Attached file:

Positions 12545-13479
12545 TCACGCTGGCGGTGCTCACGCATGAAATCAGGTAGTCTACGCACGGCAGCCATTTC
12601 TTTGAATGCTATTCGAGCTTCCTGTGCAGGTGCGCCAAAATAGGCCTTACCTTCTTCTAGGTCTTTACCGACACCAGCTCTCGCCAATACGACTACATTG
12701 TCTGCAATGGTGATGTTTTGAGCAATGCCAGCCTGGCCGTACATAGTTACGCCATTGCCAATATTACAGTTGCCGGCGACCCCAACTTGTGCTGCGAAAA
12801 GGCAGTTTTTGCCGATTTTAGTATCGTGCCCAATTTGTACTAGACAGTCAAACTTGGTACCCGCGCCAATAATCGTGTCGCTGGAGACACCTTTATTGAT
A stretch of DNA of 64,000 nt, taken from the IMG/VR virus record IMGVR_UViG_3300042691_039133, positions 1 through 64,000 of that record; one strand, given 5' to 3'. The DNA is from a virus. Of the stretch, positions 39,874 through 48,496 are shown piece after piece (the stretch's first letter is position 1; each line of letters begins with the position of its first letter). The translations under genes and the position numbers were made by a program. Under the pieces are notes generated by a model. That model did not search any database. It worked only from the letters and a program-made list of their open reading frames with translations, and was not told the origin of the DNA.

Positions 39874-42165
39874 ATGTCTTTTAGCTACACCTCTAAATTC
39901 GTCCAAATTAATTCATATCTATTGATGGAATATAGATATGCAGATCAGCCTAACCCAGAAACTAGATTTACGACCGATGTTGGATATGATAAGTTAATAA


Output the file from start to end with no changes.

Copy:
Positions 12545-13479
12545 TCACGCTGGCGGTGCTCACGCATGAAATCAGGTAGTCTACGCACGGCAGCCATTTC
12601 TTTGAATGCTATTCGAGCTTCCTGTGCAGGTGCGCCAAAATAGGCCTTACCTTCTTCTAGGTCTTTACCGACACCAGCTCTCGCCAATACGACTACATTG
12701 TCTGCAATGGTGATGTTTTGAGCAATGCCAGCCTGGCCGTACATAGTTACGCCATTGCCAATATTACAGTTGCCGGCGACCCCAACTTGTGCTGCGAAAA
12801 GGCAGTTTTTGCCGATTTTAGTATCGTGCCCAATTTGTACTAGACAGTCAAACTTGGTACCCGCGCCAATAATCGTGTCGCTGGAGACACCTTTATTGAT
A stretch of DNA of 64,000 nt, taken from the IMG/VR virus record IMGVR_UViG_3300042691_039133, positions 1 through 64,000 of that record; one strand, given 5' to 3'. The DNA is from a virus. Of the stretch, positions 39,874 through 48,496 are shown piece after piece (the stretch's first letter is position 1; each line of letters begins with the position of its first letter). The translations under genes and the position numbers were made by a program. Under the pieces are notes generated by a model. That model did not search any database. It worked only from the letters and a program-made list of their open reading frames with translations, and was not told the origin of the DNA.

Positions 39874-42165
39874 ATGTCTTTTAGCTACACCTCTAAATTC
39901 GTCCAAATTAATTCATATCTATTGATGGAATATAGATATGCAGATCAGCCTAACCCAGAAACTAGATTTACGACCGATGTTGGATATGATAAGTTAATAA